Did you know that ice skates are one of the oldest inventions that have ever been documented? In the bottom of a lake in Switzerland, an ancient pair of ice skates were found and dated to be from around the year 3,000 BC. They were made from the leg bones of a large animal. Leather straps were placed through holes that were drilled through the bones so that skating on the ice could become possible. As for the first modern ice skates, they were first invented in the 14th century by the Dutch.
Most ice skates today are what would be called “figure skates.” Those were invented in 1865 by Jackson Haines, who showed off the fact that he could jump and spin on these new blades. He also added the toe pick to be able to do more on the skates. Born in 1840, Haines died an early death in 1875 due to pneumonia or tuberculosis from traveling around to show his new form of ice skating. Here are some of his other inventions.
1. The Modern Figure Skating Program
Most skating competitions during these days were very rigid and quite formal. It was similar to ballroom dancing and didn’t include any music. Haines wouldn’t have any of that. Using his background in ballet, he created the first modern figure skating program that included leaps, spins, and choreography to music. Haines claimed to be a national figure skating champion in 1864, but he had to move to Europe because Americans weren’t very keen about his new style.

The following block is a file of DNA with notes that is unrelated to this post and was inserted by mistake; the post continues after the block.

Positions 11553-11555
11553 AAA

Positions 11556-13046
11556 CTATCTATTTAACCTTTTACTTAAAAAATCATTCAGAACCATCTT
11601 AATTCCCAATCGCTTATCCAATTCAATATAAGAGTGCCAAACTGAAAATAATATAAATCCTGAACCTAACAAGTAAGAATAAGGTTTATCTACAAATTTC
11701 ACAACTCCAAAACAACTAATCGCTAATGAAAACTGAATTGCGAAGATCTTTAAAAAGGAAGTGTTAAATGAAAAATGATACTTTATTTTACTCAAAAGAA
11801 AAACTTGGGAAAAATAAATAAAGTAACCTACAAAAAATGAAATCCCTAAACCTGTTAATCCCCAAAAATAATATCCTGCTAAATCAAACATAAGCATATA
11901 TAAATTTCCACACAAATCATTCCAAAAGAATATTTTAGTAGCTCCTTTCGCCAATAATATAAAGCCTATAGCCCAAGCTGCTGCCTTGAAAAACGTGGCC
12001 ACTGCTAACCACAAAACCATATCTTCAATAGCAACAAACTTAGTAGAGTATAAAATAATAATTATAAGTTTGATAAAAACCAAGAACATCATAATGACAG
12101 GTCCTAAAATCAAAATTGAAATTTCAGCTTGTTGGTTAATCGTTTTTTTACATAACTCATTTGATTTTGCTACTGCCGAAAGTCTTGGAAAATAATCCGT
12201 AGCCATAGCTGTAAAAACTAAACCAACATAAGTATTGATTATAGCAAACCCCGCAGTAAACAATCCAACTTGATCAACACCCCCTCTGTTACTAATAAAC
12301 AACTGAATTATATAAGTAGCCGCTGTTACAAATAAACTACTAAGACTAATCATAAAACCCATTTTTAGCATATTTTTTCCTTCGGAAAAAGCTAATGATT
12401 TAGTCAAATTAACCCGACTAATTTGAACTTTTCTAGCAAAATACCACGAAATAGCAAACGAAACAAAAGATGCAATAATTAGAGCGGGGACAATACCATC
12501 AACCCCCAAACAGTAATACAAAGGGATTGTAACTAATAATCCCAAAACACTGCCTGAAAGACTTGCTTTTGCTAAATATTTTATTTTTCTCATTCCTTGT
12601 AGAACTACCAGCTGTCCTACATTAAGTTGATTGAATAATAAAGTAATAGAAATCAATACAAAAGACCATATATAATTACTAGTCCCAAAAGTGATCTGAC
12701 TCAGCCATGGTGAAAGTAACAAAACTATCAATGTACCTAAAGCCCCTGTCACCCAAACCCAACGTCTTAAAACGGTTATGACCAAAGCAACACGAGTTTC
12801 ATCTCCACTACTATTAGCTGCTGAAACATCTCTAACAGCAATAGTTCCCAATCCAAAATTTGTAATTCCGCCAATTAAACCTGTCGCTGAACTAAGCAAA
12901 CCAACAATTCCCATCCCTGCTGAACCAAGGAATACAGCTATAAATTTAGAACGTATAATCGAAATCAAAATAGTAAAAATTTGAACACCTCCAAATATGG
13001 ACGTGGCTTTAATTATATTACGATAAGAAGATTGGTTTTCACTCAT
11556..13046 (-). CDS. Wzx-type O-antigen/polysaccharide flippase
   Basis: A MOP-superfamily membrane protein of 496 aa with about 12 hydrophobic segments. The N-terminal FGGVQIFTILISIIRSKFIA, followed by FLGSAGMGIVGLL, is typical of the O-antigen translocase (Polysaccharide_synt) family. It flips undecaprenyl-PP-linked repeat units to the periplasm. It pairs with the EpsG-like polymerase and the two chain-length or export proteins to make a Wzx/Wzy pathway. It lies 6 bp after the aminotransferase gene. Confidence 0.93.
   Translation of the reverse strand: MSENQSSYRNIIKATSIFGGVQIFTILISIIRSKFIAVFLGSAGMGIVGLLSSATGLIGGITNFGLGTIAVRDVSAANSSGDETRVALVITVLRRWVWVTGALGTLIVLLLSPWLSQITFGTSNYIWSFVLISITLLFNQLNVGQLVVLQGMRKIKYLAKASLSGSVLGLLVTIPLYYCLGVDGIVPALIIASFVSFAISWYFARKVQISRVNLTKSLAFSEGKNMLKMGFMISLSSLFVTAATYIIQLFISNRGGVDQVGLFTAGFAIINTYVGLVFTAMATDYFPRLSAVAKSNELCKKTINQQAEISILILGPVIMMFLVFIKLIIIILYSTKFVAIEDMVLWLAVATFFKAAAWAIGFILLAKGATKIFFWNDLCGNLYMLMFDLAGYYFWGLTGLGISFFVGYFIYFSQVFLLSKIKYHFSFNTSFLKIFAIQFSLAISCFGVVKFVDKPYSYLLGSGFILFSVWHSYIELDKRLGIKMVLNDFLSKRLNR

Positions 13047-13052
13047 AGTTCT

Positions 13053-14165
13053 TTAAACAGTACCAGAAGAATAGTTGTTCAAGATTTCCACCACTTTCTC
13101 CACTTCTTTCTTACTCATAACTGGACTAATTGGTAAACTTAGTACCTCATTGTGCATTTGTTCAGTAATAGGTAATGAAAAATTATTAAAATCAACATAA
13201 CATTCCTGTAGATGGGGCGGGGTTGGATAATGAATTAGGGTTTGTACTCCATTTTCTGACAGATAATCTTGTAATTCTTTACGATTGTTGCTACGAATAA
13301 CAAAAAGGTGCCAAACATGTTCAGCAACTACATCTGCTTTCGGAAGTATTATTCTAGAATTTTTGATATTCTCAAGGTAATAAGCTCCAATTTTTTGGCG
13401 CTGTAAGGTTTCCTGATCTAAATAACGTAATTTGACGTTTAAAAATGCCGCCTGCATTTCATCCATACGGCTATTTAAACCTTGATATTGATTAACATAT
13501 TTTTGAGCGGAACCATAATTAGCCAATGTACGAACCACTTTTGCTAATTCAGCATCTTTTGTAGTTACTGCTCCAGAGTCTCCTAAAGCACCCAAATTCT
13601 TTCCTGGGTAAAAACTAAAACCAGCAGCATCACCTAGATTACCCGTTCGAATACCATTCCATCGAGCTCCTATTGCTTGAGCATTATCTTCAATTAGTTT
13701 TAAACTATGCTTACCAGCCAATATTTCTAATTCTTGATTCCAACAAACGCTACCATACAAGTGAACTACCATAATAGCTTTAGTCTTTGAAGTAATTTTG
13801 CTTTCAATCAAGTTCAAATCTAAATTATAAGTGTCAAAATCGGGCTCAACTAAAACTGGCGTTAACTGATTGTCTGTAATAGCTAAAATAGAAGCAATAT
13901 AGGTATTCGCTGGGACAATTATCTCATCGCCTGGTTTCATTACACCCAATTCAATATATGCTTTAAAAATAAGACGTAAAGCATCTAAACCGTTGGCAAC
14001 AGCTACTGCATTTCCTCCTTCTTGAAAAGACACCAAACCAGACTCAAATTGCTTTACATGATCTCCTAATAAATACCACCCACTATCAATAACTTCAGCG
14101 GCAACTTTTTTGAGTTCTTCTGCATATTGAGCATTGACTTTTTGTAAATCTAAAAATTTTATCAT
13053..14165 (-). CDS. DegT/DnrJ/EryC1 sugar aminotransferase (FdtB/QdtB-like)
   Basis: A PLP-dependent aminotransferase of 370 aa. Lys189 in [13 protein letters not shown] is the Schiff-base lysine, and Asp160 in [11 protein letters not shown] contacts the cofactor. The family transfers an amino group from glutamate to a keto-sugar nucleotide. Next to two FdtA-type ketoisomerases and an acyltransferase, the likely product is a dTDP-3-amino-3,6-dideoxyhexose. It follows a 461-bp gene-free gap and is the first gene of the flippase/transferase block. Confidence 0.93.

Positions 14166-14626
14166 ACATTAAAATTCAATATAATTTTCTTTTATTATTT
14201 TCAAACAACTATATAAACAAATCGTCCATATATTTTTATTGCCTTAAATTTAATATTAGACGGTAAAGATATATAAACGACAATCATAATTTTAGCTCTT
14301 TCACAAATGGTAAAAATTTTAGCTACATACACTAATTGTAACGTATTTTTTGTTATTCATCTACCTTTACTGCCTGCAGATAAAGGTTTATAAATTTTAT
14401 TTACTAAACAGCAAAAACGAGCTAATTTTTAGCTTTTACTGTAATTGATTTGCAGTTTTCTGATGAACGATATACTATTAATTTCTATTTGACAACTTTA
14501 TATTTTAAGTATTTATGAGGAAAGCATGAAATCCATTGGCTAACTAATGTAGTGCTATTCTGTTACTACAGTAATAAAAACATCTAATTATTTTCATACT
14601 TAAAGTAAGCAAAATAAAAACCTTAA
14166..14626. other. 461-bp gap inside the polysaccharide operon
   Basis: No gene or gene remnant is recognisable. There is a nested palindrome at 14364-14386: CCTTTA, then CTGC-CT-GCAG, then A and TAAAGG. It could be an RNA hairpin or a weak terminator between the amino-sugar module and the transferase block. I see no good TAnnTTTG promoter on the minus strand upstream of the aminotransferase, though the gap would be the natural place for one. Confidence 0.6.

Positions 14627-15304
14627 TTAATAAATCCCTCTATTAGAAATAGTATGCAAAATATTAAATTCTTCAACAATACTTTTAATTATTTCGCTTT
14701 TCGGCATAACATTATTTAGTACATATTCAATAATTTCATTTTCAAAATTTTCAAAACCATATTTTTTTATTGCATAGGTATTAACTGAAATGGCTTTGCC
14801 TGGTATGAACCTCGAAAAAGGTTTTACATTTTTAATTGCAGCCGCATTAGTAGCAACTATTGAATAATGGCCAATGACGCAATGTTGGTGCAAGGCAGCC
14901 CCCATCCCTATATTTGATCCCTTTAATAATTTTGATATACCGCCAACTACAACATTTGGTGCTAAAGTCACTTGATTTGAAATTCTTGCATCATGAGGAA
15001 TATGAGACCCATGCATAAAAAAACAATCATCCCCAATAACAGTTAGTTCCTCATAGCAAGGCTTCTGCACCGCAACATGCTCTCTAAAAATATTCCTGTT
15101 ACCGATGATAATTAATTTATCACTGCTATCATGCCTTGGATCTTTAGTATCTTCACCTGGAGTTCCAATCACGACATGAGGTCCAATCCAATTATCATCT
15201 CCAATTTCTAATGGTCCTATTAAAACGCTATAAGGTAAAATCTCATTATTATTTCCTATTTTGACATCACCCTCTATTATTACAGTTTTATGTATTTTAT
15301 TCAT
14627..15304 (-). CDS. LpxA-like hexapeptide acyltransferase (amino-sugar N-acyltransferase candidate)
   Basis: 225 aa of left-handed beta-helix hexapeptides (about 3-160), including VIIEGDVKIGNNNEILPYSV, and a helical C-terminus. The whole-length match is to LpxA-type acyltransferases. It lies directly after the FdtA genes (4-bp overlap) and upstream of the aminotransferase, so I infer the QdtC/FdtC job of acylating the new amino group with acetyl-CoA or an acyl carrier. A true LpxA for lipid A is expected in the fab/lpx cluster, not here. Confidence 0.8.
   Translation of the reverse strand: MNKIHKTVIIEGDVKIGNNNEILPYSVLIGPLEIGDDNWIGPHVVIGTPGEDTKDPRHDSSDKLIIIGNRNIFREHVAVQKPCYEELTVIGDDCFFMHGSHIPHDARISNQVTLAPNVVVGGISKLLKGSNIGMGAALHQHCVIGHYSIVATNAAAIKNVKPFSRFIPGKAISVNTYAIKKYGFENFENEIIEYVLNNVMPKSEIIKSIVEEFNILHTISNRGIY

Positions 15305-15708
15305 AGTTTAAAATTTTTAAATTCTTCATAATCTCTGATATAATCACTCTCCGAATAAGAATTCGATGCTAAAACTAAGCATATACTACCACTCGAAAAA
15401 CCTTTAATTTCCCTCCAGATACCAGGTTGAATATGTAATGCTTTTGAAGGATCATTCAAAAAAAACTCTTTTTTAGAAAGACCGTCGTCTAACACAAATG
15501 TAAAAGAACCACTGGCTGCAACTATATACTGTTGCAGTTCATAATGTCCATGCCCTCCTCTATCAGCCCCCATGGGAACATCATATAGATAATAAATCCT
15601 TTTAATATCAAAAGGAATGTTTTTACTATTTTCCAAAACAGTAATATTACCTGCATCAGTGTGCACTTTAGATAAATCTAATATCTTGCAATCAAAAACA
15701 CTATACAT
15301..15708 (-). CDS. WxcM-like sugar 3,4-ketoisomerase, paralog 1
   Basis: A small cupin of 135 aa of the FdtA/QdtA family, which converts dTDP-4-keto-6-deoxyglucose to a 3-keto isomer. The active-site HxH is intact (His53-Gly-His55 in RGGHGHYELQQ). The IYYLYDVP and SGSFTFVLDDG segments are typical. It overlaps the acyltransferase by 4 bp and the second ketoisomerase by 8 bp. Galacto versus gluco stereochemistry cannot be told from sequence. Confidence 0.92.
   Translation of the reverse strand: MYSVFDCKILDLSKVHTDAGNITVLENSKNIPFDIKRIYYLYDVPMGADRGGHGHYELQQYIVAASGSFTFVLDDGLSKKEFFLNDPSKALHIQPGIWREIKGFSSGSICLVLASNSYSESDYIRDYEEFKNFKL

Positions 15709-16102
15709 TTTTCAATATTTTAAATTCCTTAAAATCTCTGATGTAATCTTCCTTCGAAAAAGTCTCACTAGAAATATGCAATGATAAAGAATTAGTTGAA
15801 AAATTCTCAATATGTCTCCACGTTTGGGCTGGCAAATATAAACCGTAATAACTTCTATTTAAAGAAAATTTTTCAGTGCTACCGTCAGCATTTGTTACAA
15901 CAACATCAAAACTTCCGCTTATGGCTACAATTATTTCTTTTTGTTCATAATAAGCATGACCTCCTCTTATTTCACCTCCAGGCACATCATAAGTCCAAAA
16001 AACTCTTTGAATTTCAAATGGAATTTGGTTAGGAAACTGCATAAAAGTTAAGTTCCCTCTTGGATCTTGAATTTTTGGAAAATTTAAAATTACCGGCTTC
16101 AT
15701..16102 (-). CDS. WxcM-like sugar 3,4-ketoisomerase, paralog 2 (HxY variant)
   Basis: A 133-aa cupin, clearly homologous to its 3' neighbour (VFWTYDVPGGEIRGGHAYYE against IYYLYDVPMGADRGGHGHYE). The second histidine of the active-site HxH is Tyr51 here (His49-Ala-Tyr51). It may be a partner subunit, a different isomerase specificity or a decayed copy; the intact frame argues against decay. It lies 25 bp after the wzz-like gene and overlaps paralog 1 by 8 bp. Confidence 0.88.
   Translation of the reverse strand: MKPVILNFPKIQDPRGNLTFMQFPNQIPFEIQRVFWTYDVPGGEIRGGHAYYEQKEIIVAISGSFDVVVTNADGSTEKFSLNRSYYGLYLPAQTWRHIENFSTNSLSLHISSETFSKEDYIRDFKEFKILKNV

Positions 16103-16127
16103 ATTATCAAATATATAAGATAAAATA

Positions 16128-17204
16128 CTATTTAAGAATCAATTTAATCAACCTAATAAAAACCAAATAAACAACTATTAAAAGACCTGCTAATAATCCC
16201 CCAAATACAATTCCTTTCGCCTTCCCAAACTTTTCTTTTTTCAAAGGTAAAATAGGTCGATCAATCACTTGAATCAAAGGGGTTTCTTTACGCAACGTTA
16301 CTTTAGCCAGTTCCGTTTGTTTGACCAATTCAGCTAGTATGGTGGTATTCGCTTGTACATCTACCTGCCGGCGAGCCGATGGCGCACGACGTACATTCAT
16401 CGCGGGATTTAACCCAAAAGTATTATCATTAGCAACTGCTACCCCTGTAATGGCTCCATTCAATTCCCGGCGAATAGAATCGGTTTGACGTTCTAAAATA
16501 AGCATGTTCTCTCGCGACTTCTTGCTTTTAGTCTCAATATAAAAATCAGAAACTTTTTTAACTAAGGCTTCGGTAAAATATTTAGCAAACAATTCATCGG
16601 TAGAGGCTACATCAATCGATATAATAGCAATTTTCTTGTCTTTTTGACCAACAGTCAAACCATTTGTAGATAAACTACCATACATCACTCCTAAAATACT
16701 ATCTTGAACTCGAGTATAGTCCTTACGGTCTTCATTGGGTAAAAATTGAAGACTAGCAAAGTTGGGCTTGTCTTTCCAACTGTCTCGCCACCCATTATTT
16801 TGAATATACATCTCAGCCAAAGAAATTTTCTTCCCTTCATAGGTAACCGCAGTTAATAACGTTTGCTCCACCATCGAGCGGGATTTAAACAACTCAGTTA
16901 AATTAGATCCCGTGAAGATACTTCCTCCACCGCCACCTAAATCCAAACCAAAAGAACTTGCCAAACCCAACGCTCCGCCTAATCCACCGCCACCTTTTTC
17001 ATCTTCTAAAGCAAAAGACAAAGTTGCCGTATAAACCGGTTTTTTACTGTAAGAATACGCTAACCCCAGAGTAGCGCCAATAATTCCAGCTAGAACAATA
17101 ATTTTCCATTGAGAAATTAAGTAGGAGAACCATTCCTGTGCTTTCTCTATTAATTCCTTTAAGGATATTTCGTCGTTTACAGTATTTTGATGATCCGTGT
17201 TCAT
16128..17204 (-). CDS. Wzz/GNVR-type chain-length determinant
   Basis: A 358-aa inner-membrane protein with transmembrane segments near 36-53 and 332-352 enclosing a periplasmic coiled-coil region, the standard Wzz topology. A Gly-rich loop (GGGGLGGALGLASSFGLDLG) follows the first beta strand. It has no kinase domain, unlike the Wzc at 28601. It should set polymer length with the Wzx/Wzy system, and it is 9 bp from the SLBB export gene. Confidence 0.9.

2. Screw-In Blades
There were ice skating blades being used for over a century before Haines came along, often for competitions that involved speed. These blades were tied or lashed onto someone’s boots, so they weren’t permanent. Haines was the first to screw his ice skating blades directly into the boots that he was using and this allowed him to be able to do more moves while on the ice. This became the foundation of his “International style” of ice skating, which became particularly popular in Vienna.
3. The Sit Spin
There are three basic spins that happen in ice skating. One of them, the sit spin, was invented by Haines and involved twirling in place while in a crouched position. There are several variations of this spin that are used in competitions today, including shoot-the-duck, twists, and cannonball positions that all involved the sitting motion. Pairs competitors also perform side-by-side sit spins in tandem or while doing dance moves.
4. Curved Blades
All of the irons that were strapped to boots at the time where straight. Haines tried these blades himself and found them to be too rigid for what he envisioned being able to do on the ice. That’s where he developed the ice skate that was a bit smaller and more curved than other typical blades that were being used at the time. They were lighter as well, which allowed him to be able to be able to maintain the speed of the larger blade, but have more finesse while out on the ice.